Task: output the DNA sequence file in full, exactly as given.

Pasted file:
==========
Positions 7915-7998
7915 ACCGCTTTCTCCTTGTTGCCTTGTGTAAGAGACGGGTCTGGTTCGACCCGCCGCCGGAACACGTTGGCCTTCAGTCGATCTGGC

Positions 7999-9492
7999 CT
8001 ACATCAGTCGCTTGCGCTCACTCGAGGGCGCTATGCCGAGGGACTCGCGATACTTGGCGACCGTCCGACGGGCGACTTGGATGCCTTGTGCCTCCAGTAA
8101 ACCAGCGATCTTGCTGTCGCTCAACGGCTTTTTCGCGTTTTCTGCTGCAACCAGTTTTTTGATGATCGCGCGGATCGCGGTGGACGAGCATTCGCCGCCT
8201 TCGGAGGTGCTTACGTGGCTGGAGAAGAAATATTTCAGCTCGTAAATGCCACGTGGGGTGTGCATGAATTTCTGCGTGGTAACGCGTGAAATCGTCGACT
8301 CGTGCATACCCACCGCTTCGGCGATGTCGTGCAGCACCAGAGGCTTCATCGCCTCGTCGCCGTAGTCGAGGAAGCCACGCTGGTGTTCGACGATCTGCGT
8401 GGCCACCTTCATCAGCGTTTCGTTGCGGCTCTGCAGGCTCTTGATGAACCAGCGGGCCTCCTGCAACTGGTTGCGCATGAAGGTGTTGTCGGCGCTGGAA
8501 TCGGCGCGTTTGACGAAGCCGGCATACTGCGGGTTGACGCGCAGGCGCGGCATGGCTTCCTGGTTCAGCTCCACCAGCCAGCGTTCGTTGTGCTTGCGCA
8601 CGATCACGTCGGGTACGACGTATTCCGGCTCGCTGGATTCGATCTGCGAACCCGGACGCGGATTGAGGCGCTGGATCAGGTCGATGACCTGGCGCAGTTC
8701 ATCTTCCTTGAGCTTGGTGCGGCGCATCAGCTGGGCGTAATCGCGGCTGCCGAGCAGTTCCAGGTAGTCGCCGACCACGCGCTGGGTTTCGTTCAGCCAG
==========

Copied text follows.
Positions 7915-7998
7915 ACCGCTTTCTCCTTGTTGCCTTGTGTAAGAGACGGGTCTGGTTCGACCCGCCGCCGGAACACGTTGGCCTTCAGTCGATCTGGC

Positions 7999-9492
7999 CT
8001 ACATCAGTCGCTTGCGCTCACTCGAGGGCGCTATGCCGAGGGACTCGCGATACTTGGCGACCGTCCGACGGGCGACTTGGATGCCTTGTGCCTCCAGTAA
8101 ACCAGCGATCTTGCTGTCGCTCAACGGCTTTTTCGCGTTTTCTGCTGCAACCAGTTTTTTGATGATCGCGCGGATCGCGGTGGACGAGCATTCGCCGCCT
8201 TCGGAGGTGCTTACGTGGCTGGAGAAGAAATATTTCAGCTCGTAAATGCCACGTGGGGTGTGCATGAATTTCTGCGTGGTAACGCGTGAAATCGTCGACT
8301 CGTGCATACCCACCGCTTCGGCGATGTCGTGCAGCACCAGAGGCTTCATCGCCTCGTCGCCGTAGTCGAGGAAGCCACGCTGGTGTTCGACGATCTGCGT
8401 GGCCACCTTCATCAGCGTTTCGTTGCGGCTCTGCAGGCTCTTGATGAACCAGCGGGCCTCCTGCAACTGGTTGCGCATGAAGGTGTTGTCGGCGCTGGAA
8501 TCGGCGCGTTTGACGAAGCCGGCATACTGCGGGTTGACGCGCAGGCGCGGCATGGCTTCCTGGTTCAGCTCCACCAGCCAGCGTTCGTTGTGCTTGCGCA
8601 CGATCACGTCGGGTACGACGTATTCCGGCTCGCTGGATTCGATCTGCGAACCCGGACGCGGATTGAGGCGCTGGATCAGGTCGATGACCTGGCGCAGTTC
8701 ATCTTCCTTGAGCTTGGTGCGGCGCATCAGCTGGGCGTAATCGCGGCTGCCGAGCAGTTCCAGGTAGTCGCCGACCACGCGCTGGGTTTCGTTCAGCCAG